We've had a Frigidaire bottom freezer unit for about eight years and love it. Can't imagine going back to bending over to access stuff we need 80% of the time.
I can't imagine you bending over for anything, the thought troubles my tummy.
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  #11  
Old 03-08-2006, 08:46 AM
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Quote:
Originally Posted by kknudson
Yea, the bottom freezers are pricey. Someone Splain to me why.

Add to that the countertop depth, woooow extra pricey.

Both features worth it.

I don't really understand why they never became popular years ago. My Aunt had one in the Sixties. She loved it then.
Yeah, I second the freezer on the bottom. We recently got one such a behemoth. A salesman explained to me that since the freezer is on the bottom, the cold air needs to be pumped upwards from the freezer into the fridge, whereas with a traditional freezer on top fridge, the cold air can flow from the freezer into the fridge with less effort.

Who knows though...could just be a lot of...hot air.
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  #12  
Old 03-08-2006, 09:26 AM
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We love ours, but I think the actual storage is compromised by the drawer. Answer for us is a small chest freezer out in the shop. I think the little chest freezer was only a couple of hundred dollars, but must have three or four times the capacity of the drawer.
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  #13  
Old 03-08-2006, 09:46 AM
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If they make them with ice in the door I guess it'd be ok. I don't remember seeing one with ice in the door when we bought our fridge (side by side) last year. Ice is key, ice ice baby.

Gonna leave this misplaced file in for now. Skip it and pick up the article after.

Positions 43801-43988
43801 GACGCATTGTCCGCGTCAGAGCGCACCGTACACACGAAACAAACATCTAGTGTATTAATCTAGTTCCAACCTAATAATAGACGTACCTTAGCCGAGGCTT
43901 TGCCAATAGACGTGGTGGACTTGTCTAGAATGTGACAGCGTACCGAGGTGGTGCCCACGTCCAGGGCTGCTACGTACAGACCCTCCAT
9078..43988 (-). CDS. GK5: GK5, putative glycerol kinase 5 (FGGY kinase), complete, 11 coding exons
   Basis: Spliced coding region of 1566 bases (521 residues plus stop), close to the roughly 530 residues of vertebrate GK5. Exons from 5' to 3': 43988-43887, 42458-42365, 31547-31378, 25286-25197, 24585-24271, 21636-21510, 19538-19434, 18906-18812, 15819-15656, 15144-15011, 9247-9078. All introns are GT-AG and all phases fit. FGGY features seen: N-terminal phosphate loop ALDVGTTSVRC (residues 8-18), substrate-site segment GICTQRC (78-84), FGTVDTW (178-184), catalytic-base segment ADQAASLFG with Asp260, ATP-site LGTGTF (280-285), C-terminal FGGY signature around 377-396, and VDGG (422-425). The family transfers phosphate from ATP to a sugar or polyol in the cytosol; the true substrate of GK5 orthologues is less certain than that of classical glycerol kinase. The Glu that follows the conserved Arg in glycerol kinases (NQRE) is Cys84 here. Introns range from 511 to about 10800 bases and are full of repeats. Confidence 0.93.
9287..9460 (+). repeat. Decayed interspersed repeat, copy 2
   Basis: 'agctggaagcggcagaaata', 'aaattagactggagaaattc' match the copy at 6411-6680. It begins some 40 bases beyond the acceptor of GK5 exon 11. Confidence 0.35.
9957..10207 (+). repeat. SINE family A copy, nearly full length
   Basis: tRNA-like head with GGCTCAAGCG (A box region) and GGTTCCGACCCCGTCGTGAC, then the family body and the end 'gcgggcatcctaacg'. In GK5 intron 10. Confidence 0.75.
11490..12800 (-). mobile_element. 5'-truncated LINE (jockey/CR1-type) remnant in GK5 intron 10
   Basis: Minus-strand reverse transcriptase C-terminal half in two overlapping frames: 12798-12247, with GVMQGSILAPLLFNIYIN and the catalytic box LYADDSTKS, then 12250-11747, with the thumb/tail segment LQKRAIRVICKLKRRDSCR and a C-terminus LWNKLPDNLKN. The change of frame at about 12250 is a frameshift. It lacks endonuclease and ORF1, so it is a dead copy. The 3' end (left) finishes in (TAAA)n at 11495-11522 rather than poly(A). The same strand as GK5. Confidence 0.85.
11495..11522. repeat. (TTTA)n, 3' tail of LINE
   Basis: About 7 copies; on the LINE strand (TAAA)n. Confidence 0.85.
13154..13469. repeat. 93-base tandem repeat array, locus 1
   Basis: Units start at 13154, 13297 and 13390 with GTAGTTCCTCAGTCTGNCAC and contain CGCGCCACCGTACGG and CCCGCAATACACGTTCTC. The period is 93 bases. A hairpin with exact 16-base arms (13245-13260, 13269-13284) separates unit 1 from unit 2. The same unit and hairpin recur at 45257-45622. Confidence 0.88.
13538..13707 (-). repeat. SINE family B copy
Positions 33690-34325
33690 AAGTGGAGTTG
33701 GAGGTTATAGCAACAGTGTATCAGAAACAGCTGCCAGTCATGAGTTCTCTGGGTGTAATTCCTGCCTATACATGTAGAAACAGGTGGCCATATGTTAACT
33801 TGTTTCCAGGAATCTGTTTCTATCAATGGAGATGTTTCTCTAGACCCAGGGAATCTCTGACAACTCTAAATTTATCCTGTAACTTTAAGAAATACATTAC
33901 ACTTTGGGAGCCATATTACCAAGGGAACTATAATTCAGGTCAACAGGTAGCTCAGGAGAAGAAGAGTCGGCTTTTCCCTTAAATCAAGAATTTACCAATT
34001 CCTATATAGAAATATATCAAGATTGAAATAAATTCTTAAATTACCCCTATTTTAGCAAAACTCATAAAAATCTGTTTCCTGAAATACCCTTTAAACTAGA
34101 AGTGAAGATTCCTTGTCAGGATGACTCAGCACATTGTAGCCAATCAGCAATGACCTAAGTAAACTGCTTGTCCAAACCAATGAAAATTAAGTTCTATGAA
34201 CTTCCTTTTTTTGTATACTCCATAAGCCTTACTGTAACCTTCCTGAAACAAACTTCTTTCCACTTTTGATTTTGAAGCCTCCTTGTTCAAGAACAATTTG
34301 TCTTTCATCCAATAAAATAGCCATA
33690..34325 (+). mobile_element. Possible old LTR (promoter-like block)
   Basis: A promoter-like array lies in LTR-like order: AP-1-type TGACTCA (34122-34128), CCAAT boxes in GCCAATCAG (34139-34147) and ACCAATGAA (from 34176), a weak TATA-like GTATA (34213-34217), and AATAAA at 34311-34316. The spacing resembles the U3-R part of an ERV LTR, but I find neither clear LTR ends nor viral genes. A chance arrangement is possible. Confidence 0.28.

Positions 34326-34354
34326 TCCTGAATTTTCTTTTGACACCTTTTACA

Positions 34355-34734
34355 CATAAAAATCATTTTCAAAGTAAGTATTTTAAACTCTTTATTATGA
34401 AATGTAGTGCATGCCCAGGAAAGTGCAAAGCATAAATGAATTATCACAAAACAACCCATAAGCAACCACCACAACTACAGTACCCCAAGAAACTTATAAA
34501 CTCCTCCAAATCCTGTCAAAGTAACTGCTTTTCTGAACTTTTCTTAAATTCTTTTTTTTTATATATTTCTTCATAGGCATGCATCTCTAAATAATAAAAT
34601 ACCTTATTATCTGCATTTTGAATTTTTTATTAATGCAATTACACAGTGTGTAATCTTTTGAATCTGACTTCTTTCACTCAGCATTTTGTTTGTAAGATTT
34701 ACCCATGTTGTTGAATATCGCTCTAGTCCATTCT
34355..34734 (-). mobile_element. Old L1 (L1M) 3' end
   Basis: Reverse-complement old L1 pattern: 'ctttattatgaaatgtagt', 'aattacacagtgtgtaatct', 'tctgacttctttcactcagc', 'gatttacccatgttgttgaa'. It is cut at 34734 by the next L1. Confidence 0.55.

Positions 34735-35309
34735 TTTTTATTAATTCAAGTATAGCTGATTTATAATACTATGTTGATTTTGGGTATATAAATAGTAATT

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  #14  
Old 03-08-2006, 11:05 AM
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Quote:
Originally Posted by Zeus
A salesman explained to me that since the freezer is on the bottom, the cold air needs to be pumped upwards from the freezer into the fridge, whereas with a traditional freezer on top fridge, the cold air can flow from the freezer into the fridge with less effort.

Who knows though...could just be a lot of...hot air.
Hot air or BS. Regardless of the position of the freezer, all frost-free refrigerators use a circulating fan(s) to distribute chilled air into the refrigerator section. Nothing particularly new or novel about that.
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  #15  
Old 03-08-2006, 01:30 PM
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I have neve seen a bottom freezer fridge with water or ice in the upper door.
If you find one let me know.